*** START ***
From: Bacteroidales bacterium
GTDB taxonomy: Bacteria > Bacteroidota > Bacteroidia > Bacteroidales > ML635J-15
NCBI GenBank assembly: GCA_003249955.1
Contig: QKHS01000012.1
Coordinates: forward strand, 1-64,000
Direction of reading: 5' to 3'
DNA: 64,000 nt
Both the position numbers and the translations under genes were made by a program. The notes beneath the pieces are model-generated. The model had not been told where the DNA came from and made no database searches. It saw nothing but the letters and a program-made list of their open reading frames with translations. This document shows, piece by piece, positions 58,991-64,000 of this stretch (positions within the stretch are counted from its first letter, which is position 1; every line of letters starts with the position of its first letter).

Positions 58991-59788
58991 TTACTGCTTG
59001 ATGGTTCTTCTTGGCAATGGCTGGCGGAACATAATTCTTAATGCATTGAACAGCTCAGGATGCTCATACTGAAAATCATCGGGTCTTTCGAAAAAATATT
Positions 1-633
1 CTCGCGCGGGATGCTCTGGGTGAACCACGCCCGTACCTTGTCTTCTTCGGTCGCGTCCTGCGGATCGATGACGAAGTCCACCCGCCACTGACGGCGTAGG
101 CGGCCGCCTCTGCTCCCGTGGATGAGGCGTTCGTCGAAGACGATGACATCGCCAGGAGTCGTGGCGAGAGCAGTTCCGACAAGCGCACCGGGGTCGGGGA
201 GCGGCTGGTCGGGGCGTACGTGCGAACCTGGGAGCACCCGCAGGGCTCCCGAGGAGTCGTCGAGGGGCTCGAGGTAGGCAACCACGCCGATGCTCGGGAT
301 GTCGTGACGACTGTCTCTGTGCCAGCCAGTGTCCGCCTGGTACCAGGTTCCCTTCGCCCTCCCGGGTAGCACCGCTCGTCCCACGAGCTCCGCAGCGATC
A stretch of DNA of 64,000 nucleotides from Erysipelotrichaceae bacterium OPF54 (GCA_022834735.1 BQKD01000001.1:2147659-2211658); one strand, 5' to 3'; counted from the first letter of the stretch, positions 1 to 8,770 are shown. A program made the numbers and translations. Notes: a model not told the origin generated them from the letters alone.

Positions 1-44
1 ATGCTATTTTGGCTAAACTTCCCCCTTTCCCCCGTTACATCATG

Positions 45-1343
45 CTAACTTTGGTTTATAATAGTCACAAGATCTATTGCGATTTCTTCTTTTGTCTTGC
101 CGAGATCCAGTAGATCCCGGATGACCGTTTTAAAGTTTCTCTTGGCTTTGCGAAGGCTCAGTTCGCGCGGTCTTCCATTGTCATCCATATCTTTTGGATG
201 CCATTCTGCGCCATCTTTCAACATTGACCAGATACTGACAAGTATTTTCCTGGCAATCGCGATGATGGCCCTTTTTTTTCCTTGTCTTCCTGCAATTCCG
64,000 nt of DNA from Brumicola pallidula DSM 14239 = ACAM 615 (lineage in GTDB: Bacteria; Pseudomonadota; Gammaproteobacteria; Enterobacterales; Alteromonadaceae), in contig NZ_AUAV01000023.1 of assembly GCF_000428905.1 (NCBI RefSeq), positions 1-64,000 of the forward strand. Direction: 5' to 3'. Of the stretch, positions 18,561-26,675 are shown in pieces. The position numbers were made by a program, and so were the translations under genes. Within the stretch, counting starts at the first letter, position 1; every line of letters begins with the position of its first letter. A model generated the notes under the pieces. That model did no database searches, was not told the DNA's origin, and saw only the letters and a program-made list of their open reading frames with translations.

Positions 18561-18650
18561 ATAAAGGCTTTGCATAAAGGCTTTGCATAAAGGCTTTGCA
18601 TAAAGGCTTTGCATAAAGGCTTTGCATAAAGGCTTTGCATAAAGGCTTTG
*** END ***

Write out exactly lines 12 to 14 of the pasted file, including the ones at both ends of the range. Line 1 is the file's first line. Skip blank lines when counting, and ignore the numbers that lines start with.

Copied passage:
Positions 1-633
1 CTCGCGCGGGATGCTCTGGGTGAACCACGCCCGTACCTTGTCTTCTTCGGTCGCGTCCTGCGGATCGATGACGAAGTCCACCCGCCACTGACGGCGTAGG
101 CGGCCGCCTCTGCTCCCGTGGATGAGGCGTTCGTCGAAGACGATGACATCGCCAGGAGTCGTGGCGAGAGCAGTTCCGACAAGCGCACCGGGGTCGGGGA